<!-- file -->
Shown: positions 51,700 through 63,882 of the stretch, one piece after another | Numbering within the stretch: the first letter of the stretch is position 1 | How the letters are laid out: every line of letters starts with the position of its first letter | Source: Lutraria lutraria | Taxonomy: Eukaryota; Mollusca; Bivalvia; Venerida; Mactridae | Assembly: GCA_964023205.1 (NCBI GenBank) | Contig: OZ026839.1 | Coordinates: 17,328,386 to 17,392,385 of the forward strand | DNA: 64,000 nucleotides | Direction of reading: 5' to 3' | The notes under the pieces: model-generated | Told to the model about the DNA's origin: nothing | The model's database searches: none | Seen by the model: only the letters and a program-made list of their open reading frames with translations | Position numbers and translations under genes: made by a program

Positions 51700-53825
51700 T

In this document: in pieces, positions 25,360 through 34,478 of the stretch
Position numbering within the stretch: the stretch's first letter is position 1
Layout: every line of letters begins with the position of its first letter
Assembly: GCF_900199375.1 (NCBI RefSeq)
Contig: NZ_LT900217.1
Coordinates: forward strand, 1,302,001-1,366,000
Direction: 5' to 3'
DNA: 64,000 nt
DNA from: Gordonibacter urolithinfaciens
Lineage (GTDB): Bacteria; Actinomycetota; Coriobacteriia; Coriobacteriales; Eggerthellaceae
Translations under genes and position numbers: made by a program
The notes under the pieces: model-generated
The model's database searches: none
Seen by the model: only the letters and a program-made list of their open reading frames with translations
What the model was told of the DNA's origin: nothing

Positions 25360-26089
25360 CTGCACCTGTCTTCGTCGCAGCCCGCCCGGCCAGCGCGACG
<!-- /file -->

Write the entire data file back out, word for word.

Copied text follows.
Shown: positions 51,700 through 63,882 of the stretch, one piece after another | Numbering within the stretch: the first letter of the stretch is position 1 | How the letters are laid out: every line of letters starts with the position of its first letter | Source: Lutraria lutraria | Taxonomy: Eukaryota; Mollusca; Bivalvia; Venerida; Mactridae | Assembly: GCA_964023205.1 (NCBI GenBank) | Contig: OZ026839.1 | Coordinates: 17,328,386 to 17,392,385 of the forward strand | DNA: 64,000 nucleotides | Direction of reading: 5' to 3' | The notes under the pieces: model-generated | Told to the model about the DNA's origin: nothing | The model's database searches: none | Seen by the model: only the letters and a program-made list of their open reading frames with translations | Position numbers and translations under genes: made by a program

Positions 51700-53825
51700 T

In this document: in pieces, positions 25,360 through 34,478 of the stretch
Position numbering within the stretch: the stretch's first letter is position 1
Layout: every line of letters begins with the position of its first letter
Assembly: GCF_900199375.1 (NCBI RefSeq)
Contig: NZ_LT900217.1
Coordinates: forward strand, 1,302,001-1,366,000
Direction: 5' to 3'
DNA: 64,000 nt
DNA from: Gordonibacter urolithinfaciens
Lineage (GTDB): Bacteria; Actinomycetota; Coriobacteriia; Coriobacteriales; Eggerthellaceae
Translations under genes and position numbers: made by a program
The notes under the pieces: model-generated
The model's database searches: none
Seen by the model: only the letters and a program-made list of their open reading frames with translations
What the model was told of the DNA's origin: nothing

Positions 25360-26089
25360 CTGCACCTGTCTTCGTCGCAGCCCGCCCGGCCAGCGCGACG